by Elizabeth Lindsey Rogers
University of Arkansas Press, $15 (paper)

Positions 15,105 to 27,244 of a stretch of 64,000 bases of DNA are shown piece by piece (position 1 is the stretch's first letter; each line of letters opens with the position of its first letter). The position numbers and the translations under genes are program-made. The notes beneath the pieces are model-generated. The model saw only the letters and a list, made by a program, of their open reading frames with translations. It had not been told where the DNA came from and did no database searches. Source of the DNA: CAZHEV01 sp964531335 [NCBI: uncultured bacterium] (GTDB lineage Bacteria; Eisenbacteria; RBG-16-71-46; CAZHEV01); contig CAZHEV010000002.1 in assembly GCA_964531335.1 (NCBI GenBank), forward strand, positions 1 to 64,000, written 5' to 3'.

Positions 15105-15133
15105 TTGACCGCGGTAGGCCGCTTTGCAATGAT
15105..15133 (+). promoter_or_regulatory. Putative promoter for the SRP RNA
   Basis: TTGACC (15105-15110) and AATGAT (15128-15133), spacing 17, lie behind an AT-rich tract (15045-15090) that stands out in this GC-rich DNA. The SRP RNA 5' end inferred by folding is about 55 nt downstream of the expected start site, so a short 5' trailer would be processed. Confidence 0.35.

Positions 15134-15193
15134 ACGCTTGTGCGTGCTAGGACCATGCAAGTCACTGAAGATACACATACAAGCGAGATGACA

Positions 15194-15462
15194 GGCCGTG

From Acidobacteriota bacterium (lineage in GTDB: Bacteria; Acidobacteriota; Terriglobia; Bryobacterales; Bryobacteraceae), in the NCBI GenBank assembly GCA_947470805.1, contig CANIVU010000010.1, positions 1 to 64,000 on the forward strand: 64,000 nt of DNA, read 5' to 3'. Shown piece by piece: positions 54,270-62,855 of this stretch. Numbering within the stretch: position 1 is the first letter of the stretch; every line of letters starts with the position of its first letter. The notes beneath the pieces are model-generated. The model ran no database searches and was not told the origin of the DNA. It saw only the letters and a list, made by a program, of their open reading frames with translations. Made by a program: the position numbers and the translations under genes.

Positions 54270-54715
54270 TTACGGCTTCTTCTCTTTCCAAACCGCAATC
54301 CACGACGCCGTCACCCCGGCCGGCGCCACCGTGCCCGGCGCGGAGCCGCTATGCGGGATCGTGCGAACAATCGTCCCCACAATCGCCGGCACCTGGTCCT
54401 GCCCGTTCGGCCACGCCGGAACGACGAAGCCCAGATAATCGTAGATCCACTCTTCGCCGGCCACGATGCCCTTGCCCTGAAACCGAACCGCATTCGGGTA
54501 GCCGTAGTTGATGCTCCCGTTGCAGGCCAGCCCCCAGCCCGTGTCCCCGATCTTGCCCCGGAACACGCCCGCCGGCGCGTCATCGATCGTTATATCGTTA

For Elizabeth Lindsey Rogers, the voice box is not an instrument of personal poetic power, amplifier of desire, but a “chord box” crowded with harmonies chosen and unchosen: “a voice . . . made // by doubling.” She tells her own story with the supporting score of her music teacher’s, braiding the two together in a narrative of erotic education. Her teacher was molested by her grandfather as a girl, and then, years later, the teacher’s hand “drifts across [the poet’s] throat, shoulder, and thigh.” “Why is it,” Rogers writes, that some scenes always seem to bear repeating? These poems blur individual agency in a proliferation of passive constructions (“my figure whittled out of yours”) and surrender to the complex question of how self-expression graduates from imitation. The specialized vocabulary and notation of music making—“sonority— // a capricious code”—sometimes muffles the diversity of experience beneath. Much of the drama of the book lies in hearing the poet fine-tune her way out of this ambient music and into more strident declarations: “I said / to her, the pilot’s / daughter: cut the veil; even the sky // feels owned.” It is easy to feel owned as a young woman. Traveling alone in China, the young poet overhears a word that contains her ambivalence: “I think it is the zhu / that means concentrate; join together. // Or was it the other / one: god; master?” Without choosing, she finds herself, in her anglophone ignorance, the master of that choice.